Saint Matthew

Saint Matthew

Apostle
(† First Century)

One day, as Our Lord was walking by the Sea of Galilee, He saw, seated in his customs bureau, Levi the publican, whose business it was to collect the taxes from the people for their Roman masters. Jesus said to him: Follow Me. Leaving all behind, Matthew arose and did so, thereby giving us all an example of the way in which we should respond to grace. The humble Matthew, as he was thereafter called, tells us himself in his Gospel that he was Levi, one of those publicans abhorred by the Jews as enemies of their country, outcasts and notorious sinners, who enriched themselves by extortion and fraud. No Pharisee would sit with one at table; Our Saviour alone had compassion for them.

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Saint Eustachius and his Family

Saint Eustachius and his Family

Martyrs
(† 118)

The remarkable story of Saint Eustachius, named Placidus before his conversion, is a lesson given by God Himself on the marvels of His Divine Providence. He was a distinguished and very wealthy officer of the Roman army under the Emperor Trajan, in the beginning of the second century. He practiced generous charity to the poor, although he had not yet perceived the errors of idolatry.

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INSTRUCTION ON THE SIXTEENTH SUNDAY AFTER PENTECOST

INSTRUCTION ON THE SIXTEENTH SUNDAY AFTER PENTECOST

The Church’s Year
Rev. Fr. Leonard Goffine

At the Introit of the Mass implore with great confidence the mercy of God in the words of Ps. LXXXV.:

INTROIT Have mercy on me, O Lord, for I have cried to thee all the day; for thou, O Lord, art sweet and mild, and plenteous in mercy to all that call upon thee.

Bow down thy ear to me, O Lord, and hear me, for I am needy and poor. Glory be to the Father, etc.

COLLECT Let Thy grace, we beseech Thee, O Lord, ever precede and follow us, and make us continually intent upon good works. Through etc.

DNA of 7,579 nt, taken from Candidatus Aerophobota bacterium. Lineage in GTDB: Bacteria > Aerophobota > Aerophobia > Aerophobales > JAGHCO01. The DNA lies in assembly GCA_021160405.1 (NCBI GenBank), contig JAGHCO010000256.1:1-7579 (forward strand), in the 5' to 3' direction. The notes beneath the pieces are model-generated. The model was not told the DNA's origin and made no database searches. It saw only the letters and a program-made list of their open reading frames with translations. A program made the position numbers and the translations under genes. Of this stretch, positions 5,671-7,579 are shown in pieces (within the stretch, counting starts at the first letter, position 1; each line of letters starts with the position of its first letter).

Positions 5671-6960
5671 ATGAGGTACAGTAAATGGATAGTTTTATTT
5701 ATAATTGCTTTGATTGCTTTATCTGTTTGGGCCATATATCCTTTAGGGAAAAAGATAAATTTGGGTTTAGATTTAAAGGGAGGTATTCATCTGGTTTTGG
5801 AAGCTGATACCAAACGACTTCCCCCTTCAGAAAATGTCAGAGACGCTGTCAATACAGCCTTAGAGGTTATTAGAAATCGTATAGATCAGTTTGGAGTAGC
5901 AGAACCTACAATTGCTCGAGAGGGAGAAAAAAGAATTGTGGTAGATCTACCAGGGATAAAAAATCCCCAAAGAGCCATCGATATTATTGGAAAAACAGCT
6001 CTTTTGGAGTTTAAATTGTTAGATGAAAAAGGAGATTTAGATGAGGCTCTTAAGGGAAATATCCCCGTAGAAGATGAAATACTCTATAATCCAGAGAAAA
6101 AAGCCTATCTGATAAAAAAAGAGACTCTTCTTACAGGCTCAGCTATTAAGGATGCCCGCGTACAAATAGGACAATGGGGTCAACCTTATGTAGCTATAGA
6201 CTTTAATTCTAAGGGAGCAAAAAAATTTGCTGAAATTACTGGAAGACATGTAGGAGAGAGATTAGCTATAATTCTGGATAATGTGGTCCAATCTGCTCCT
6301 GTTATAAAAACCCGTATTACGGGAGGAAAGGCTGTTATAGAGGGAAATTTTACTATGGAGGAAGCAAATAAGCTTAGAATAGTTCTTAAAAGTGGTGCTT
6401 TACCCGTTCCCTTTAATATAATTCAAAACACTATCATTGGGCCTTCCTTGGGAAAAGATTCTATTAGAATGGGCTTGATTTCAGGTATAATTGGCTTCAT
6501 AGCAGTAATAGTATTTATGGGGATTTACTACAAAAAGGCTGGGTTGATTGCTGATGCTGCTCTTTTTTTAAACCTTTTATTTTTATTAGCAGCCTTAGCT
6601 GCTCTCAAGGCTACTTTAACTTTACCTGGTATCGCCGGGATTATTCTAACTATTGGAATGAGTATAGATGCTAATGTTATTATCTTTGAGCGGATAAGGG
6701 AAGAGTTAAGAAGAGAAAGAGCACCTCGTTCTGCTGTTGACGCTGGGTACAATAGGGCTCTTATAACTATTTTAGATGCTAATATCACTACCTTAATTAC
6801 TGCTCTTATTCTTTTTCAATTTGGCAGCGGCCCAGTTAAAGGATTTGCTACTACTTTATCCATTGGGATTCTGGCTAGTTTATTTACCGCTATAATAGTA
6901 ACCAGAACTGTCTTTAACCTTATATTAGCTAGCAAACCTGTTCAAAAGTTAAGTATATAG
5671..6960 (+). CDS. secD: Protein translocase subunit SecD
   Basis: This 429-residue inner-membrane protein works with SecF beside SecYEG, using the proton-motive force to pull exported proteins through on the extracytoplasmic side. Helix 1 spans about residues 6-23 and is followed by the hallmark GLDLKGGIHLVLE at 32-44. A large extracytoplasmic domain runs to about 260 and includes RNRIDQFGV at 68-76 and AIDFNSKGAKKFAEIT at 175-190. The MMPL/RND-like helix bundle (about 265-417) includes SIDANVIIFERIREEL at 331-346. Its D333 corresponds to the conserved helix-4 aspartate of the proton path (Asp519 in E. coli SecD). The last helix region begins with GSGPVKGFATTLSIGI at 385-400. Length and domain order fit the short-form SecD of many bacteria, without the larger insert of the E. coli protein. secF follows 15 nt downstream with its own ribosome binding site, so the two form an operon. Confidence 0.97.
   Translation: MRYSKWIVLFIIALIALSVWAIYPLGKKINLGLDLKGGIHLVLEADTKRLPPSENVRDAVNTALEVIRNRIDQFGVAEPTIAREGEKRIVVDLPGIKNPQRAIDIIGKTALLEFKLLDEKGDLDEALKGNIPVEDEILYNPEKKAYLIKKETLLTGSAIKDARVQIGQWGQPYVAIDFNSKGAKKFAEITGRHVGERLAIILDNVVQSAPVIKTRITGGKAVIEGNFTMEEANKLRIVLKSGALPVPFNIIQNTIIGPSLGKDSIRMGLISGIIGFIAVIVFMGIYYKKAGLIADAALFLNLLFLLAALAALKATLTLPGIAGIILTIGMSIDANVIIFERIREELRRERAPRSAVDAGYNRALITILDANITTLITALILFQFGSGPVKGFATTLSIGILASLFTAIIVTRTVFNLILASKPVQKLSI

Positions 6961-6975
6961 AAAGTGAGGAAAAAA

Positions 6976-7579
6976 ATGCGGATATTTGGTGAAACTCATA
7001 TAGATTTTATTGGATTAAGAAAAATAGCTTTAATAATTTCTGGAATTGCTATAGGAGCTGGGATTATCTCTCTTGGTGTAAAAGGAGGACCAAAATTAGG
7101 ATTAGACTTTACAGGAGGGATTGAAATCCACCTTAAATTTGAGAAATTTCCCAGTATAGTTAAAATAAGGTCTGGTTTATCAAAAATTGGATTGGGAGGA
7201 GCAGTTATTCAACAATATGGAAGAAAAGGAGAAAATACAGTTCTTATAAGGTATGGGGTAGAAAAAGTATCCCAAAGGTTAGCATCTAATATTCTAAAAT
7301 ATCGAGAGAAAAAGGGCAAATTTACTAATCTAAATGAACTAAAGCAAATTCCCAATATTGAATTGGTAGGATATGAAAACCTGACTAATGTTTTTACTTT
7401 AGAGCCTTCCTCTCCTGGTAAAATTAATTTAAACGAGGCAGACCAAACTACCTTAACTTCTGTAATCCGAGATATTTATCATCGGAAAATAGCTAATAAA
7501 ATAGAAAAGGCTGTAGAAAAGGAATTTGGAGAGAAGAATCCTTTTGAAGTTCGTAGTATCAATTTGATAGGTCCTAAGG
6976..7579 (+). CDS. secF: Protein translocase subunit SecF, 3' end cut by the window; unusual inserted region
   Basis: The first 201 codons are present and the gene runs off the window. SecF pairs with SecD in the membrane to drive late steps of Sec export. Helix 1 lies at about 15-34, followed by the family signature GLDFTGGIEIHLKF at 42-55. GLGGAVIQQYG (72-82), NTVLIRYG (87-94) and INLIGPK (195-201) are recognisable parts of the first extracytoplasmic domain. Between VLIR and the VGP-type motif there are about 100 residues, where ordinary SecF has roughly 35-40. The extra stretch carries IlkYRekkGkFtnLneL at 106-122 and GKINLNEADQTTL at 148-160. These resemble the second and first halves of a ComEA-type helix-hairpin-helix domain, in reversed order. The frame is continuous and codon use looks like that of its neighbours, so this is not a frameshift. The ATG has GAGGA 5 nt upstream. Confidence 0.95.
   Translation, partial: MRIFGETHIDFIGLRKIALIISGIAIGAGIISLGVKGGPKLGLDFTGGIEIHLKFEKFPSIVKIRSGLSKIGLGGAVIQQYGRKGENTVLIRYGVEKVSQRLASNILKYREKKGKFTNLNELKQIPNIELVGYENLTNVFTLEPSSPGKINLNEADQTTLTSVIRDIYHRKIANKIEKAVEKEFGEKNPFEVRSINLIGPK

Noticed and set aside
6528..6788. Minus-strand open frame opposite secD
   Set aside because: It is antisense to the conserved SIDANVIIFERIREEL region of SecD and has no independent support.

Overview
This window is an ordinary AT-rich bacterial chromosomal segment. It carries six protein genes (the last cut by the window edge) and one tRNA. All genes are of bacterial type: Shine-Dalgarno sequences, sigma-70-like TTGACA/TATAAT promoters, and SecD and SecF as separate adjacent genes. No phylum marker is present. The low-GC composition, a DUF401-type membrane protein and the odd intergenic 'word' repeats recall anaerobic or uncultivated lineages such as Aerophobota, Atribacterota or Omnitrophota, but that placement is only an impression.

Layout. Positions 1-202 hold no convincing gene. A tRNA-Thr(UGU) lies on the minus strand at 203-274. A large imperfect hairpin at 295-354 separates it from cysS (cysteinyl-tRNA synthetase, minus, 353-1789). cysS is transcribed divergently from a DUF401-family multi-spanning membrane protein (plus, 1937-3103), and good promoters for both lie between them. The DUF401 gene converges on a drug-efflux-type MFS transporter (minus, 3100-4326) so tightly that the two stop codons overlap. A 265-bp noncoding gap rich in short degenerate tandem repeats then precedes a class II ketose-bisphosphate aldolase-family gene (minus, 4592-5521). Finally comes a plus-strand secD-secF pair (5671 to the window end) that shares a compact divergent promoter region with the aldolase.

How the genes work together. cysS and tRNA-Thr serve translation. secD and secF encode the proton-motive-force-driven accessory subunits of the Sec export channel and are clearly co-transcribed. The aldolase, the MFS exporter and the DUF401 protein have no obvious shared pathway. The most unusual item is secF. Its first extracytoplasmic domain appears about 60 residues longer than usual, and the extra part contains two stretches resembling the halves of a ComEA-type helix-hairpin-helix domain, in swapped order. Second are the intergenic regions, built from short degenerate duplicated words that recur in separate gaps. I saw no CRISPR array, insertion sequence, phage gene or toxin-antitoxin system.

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Saint Januarius

Saint Januarius

Bishop of Beneventum, Martyr
(† 305)

Many centuries ago, Saint Januarius died for the Faith during the persecution of Diocletian. God, through the blood which His servant shed for Him, some of which is conserved in Naples, continues to strengthen the faith of the Church, and to work there a regular miracle by its means.

This beloved Saint of the late third century was the bishop of Beneventum, and had a friend, a deacon named Sosius, who like himself was occupied with fortifying the Christians faced with martyrdom. When the prefect of Pouzzoles, where Sosius had been imprisoned, heard that Januarius was coming to visit him and three other fervent Christians being held there, he had him arrested. He urged him to cease his exhortations, forbidden by the imperial edicts, and to offer incense to the idols, if he wanted to avoid torture. The holy bishop replied that he could not do so. He was submitted to torments, the first one of which left him miraculously uninjured. The judge attributed the miracle to magic, as was often said of the Christians whom God chose to spare. He ordered another torture which left the bishop lame, before he was sent to the same prison as the others.

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Our Lady of La Salette

Our Lady of La Salette

(1846)

On September 19, 1846, the Mother of God appeared to two young shepherds, Melanie Calvat and Maximin Giraud, on the heights of the mountain of La Salette in France. There She dictated to them a public message which She asked to make known to all Her people. And to each little shepherd privately She confided a secret, concerning which She gave special directives. Our text for the feast of Blessed Maximin Giraud, September 20th, gives in his own words a brief description of the apparition. And we summarize [tomorrow] the public message, with its warnings and predictions, all of which have already been fulfilled. Blessed Melanie Calvat was invested with the mission of founding a new religious Order, the Order of the Mother of God, which would associate under one single common rule more than one community, and would include the Apostles of the Latter Times announced by Saint Louis Mary de Montfort in his Prophetic Prayer.

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